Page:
Poll: how do you implement currency hedging?

How do you implement your currency hedge? Most of us probably do not hedge equity, but for those of you who have bonds in foreign currencies, how do you hedge them back to CHF?

This thread is for a discussion of the implementation method of hedging.

For a discussion on whether to hedge or not, please go to this thread.

  • I buy hedged shares of my ETFs or funds and let them do it
  • I have large currency forward contracts with my broker(s) and renew them with swap contracts every few months
  • I buy structured products (mini-futures, …)
  • I keep open positions on a forex platform and let them roll over every night
  • I do not hedge anything although I have bonds in foreign currencies
  • I do not hedge, and also do not have any bonds in foreign currencies
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Nobody hedging so far, now I understand why the discussion in the other thread moved from “how do you hedge” to “do you hedge” :grinning:

Because VIAC forces me to do it if I want to invest all outside of CH and Frankly. incorporates it in their solutions directly.

I do not currently own foreign bonds but I’d buy a globally diversified fund hedged in CHF if that was my intent.

I both hold a certain percent of global shares in a currency hedged Index fund. This given that hedging or no hedging in the long run was a zero-sum game. The last few years, non hedged had beaten hedged yet things are bound to mean revert. And even if not, there is a certain rebalancing bonus.

Further, I hold hedged bond Index funds. Hedging for bonds in my view is a must; and it is as well a must to diversify beyond CHF bonds.

It made me think. US Government Bonds had a nice anti-correlation to US Stocks. Wouldn’t that potentially be undone by taking an additional (covered) FX position?

And isn’t the focus on hedging securities wrong? Whilst you actually try to hedge your idiosyncratic consumption at Swiss inflation. As always you can only hedge for unexpected changes.

Let me think. Your expected consumption should be hedged for the unexpected local inflation vs unexpected global inflation. Your Portfolio then only has one job: To generate money at an accepted risk. It should have nothing to do with your consumption. If FX hedging inside the portfolio can still improve the return (directly or by decreasing risk which you can lever up again), then it does so regardless of where you spend your money.

Some market neutral long-short of short-term ILBs minus normal Bonds? Not that I would do that, seems expensive.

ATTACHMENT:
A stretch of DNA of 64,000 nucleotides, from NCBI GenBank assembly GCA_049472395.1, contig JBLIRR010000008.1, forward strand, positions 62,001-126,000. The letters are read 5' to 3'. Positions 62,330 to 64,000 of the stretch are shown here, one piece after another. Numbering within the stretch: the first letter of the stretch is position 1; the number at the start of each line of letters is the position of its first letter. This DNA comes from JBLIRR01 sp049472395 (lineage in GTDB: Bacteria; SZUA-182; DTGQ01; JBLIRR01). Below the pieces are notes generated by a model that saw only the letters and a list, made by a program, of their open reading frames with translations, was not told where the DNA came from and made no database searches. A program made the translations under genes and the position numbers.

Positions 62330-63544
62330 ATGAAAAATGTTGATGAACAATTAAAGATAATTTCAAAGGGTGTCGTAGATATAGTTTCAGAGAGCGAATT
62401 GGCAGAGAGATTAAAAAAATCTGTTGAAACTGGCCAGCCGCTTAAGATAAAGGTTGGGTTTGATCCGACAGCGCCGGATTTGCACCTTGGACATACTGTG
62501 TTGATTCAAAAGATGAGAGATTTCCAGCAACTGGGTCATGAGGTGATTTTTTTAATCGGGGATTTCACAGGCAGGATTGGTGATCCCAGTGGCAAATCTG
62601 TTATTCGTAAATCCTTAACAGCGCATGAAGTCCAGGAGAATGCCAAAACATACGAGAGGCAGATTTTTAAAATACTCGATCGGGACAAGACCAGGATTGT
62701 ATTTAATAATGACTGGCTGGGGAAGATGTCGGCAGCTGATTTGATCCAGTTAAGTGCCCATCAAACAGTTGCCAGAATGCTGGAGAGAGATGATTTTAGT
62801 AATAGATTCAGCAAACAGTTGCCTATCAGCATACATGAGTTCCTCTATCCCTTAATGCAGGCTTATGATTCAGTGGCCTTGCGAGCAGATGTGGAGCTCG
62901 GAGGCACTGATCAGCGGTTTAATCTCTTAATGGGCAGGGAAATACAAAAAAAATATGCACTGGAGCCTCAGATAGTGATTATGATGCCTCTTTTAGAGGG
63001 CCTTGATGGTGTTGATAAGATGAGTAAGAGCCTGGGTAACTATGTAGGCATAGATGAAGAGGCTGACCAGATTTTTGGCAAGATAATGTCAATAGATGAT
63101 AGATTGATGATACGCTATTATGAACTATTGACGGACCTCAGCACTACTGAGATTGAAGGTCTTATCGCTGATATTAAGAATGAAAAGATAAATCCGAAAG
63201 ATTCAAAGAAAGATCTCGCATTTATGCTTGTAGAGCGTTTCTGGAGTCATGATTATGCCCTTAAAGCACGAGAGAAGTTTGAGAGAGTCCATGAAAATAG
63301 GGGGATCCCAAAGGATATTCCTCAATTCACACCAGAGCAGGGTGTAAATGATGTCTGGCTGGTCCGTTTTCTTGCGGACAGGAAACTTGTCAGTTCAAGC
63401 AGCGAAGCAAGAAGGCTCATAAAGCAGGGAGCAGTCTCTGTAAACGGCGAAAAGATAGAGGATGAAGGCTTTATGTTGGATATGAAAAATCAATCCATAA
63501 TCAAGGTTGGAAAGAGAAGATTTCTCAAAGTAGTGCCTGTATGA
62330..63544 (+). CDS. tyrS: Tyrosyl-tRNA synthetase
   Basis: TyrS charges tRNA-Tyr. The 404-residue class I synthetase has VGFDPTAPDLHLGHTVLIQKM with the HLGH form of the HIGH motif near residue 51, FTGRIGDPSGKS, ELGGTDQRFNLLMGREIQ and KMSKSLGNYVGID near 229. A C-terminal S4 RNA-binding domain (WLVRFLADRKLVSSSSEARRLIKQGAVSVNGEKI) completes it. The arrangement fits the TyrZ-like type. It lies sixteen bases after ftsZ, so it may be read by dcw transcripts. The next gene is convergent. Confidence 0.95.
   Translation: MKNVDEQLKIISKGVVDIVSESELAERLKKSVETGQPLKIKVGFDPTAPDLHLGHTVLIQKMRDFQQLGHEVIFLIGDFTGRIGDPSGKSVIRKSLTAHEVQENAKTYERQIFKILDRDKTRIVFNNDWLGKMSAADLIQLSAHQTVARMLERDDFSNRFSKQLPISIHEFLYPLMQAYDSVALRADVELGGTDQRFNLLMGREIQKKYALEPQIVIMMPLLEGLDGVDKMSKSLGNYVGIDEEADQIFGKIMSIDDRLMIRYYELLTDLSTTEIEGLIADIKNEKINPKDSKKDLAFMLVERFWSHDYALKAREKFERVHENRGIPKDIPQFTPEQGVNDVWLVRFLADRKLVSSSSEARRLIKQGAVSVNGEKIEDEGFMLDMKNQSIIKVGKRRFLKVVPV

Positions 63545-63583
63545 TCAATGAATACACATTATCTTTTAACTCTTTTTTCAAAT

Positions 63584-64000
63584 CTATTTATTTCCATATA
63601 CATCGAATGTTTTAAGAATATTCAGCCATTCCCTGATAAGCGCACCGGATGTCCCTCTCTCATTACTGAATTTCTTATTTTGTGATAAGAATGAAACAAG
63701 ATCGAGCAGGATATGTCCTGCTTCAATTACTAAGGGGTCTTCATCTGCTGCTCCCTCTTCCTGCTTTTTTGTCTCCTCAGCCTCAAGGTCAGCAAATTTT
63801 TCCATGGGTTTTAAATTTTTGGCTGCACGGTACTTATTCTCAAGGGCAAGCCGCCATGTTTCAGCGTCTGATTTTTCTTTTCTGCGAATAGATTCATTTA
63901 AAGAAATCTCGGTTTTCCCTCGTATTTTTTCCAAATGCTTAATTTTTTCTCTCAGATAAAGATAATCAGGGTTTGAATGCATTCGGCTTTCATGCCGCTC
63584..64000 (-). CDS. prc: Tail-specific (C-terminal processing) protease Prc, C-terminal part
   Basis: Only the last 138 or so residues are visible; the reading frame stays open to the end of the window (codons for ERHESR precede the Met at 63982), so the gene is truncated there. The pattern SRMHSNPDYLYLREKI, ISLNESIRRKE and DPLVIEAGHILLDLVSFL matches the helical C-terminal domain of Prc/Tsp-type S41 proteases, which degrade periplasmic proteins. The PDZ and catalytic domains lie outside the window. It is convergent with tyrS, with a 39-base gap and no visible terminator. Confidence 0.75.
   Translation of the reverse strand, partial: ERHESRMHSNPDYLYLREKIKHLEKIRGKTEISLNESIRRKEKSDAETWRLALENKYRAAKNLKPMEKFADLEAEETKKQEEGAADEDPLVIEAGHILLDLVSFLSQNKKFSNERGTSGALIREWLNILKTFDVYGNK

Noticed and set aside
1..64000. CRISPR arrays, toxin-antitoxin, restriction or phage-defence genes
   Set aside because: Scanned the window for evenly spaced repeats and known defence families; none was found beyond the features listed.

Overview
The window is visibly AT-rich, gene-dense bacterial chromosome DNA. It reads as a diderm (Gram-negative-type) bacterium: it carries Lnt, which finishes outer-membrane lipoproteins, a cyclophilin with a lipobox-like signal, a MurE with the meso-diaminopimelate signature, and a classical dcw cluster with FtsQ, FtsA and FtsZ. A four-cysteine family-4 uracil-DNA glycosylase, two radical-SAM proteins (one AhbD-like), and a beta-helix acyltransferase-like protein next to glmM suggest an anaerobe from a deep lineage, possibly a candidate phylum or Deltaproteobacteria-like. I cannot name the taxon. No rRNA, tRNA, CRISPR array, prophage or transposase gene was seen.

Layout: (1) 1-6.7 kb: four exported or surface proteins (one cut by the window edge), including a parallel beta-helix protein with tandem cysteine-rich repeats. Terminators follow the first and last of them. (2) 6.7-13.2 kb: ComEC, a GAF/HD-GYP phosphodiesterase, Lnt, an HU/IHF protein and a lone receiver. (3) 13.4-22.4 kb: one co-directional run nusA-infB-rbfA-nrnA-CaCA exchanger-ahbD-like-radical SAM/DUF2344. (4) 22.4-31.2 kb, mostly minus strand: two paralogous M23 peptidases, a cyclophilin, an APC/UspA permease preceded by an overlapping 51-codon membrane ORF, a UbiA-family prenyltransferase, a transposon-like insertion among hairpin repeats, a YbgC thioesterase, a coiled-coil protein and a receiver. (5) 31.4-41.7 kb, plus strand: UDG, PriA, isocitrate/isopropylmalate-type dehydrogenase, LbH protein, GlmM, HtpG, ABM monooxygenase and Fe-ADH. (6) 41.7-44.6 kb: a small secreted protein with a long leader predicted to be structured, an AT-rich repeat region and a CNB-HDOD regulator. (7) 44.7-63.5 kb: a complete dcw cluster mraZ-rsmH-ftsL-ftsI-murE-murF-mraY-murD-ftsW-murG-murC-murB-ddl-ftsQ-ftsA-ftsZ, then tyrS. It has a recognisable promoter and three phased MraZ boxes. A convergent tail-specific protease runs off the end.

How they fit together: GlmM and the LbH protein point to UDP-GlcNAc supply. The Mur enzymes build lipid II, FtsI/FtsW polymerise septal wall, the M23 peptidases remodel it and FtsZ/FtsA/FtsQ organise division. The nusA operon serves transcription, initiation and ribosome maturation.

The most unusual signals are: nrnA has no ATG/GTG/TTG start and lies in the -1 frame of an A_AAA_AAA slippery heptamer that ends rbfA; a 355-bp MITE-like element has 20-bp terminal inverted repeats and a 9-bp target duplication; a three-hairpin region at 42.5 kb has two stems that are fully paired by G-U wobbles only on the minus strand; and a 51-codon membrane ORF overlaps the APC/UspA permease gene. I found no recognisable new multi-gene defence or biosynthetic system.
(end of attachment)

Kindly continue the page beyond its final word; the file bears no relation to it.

It makes a lot of sense, but my intent with this thread was to focus on the technical implementation, which I think was never discussed in details on this forum. Many people on this forum disagree that hedging is useful, but this is discussed in the other thread (link in my original post).

I would be very interested to hear if anybody hedged currency themselves instead of with hedged shares and has any experience to share.


There are a few ways - the main ones I used are:

  • Easiest is probably to take margin (hold negative cash balances) in your target currency. But this is now very expensive with higher rates and inverted yield curve likely leading to negative carry

  • Another easy way is to hold short positions in the target currency. You can get currency hedging for free with long/short hedging. e.g. Say you want to buy Costco, you buy $1000 of Costco and then say short $1000 of Target. You eliminate currency risk, reduce your beta and eliminate sector risk to some degree.

  • If you buy foreign stocks, there can be a degree of natural hedging as a fall in the currency will normally result in a rise in the share price. This of course depends on the specific stock and its features such as whether its inputs are imports and sales are exports etc.

  • Another way is to buy real assets. I do this mainly as an inflation hedge, but it is also a currency hedge. So you can buy real estate (inflation hedge only), commodities (I buy oil & gas, metals and uranium) or companies related to those (energy companies, mining companies, uranium holding companies).

  • Last is not to hedge at all if you want to take the currency risk. Or viewed another way, if you want to diversify your currency exposure. In Switzerland a lot of stuff is imported and so one could argue that holding foreign currency of those imported products is some form of hedging. Now you have unavoidable local costs such as: housing, health insurance, taxes, local services. Some of these can be hedged away by buying a home, having a local source of income (such as a pension or local real estate) and is normally offset by earning a local wage anyhow.

Looking then more holistically at how you hedge risks and needs in your life and not just currency risk in your investment portfolio, you can view currency risk in a wider context. Personally I do the following:

  • Hedge local currency requirements by: owning own home, owning local investment property, paying into pension pillar 1, 1e, 2 and 3a
  • Hedge portfolio partially with short positions
  • Own real assets or companies owning and developing real assets
  • Take currency risk on portfolio and get comfortable being net long in: USD, JPY, CAD, AUD, GBP. I actually sold all of my Swiss shares but this was more coincidence than by design.

Think about directly hedging your needs e.g. buy property, insulate, install solar panels, etc. This way you become more independent and reduce your future costs which can increase with inflation.